I am back after a long hiatus; dealing with a lot of emotions and worldly minutiae after the death of my father. But life goes on, and so does the blog. The Rust Maidens is an especially apropos read for this memory-crowded time. Like the main character, I was born in Cleveland and grew up in the area during the ‘70s and early ‘80s.
The Rust Maidens—Gwendolyn Kiste, 2018. Rating: 3.5/5
Decades after graduating from high school, Phoebe returns to her tired old Cleveland neighborhood. The nearby steel mill, once a source of both jobs and pollution, is closed and deteriorating. One-by-one, the homes on Phoebe’s block are being razed for condos. The narrative switches between past and present as Phoebe recalls the summer after her graduation, when a handful of her friends, including her cousin and BFF, Jacqueline, began slowly transforming into creatures of glass and metal. How Phoebe was the only one who stood up for them. How angry she was at the gossipy ‘80s stay-at-home moms and hard-working but hidebound steel working dads who unjustly reject the girls. How much Phoebe wanted to shatter stereotypes and go to college.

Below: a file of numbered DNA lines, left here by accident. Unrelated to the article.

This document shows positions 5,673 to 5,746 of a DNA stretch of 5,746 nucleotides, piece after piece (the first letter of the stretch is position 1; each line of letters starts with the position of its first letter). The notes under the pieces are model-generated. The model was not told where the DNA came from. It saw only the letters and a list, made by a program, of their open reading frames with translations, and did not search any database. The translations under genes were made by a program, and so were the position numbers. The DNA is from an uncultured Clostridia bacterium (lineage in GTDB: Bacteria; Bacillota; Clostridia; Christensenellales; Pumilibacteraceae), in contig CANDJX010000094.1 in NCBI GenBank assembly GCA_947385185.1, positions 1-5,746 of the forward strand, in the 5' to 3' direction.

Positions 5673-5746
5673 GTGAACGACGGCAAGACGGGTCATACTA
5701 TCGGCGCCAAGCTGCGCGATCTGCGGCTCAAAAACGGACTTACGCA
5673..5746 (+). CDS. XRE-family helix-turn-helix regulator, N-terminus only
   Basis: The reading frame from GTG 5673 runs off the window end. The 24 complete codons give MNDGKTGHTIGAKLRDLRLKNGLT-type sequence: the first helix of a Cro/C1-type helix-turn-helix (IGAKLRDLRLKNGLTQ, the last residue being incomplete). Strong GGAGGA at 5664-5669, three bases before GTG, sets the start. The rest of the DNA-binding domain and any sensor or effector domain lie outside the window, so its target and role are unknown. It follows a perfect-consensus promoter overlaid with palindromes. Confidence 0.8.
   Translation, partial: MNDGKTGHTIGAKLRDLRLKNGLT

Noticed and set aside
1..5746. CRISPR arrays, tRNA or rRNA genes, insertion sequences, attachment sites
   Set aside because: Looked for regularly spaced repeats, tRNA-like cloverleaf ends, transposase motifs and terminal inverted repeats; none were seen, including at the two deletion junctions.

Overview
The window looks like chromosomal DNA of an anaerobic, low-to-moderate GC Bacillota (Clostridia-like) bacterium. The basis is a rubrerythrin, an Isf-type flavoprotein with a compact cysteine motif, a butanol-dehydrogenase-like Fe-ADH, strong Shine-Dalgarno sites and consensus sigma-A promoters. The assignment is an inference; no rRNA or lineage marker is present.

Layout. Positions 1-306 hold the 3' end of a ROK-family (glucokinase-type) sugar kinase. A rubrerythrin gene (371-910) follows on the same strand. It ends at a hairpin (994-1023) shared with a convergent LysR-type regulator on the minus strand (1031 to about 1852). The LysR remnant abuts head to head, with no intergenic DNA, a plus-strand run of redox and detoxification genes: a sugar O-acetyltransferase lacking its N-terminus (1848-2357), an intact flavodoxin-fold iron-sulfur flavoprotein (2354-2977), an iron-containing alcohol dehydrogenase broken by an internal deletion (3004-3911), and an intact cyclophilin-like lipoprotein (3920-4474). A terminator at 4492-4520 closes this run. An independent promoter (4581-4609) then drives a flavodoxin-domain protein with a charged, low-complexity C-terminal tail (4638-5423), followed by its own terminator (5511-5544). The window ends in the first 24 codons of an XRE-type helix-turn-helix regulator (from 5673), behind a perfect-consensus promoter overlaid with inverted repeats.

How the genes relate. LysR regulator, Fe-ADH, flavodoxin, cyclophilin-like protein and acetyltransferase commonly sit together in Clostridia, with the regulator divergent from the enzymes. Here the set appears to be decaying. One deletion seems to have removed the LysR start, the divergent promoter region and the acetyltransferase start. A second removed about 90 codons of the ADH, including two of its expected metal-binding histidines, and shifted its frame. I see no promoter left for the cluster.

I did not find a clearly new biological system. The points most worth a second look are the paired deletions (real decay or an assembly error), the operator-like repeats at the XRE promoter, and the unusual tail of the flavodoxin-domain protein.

The girls, now known as the rust maidens, become a freaky phenomenon, drawing the FBI, doctors, and gawkers to their street. Phoebe faces a losing battle to defend the girls from public ostracization and stop their metallic metamorphosis.
The Rust Maidens leaves me conflicted. The gritty, economically-depressed setting resonates with my childhood–the polluted Cuyahoga river infamously caught fire the year I was born. Kiste’s descriptions, especially of the girls’ transformation, are exquisite: poetically capturing both the beauty of decay and poignantly highlighting the girls’ sole—if uncanny—opportunity to buck stifling cultural expectations. It is Phoebe’s self-righteous anger that emotionally misses mark for me. It feels one-note, as do many of the characterizations of neighbors and family members. The storyline is pat in some ways yet leaves readers with dissatisfying holes. I wanted the book to be not longer, but deeper. That said, The Rust Maidens is undeniably original, thought-provoking…and bleak.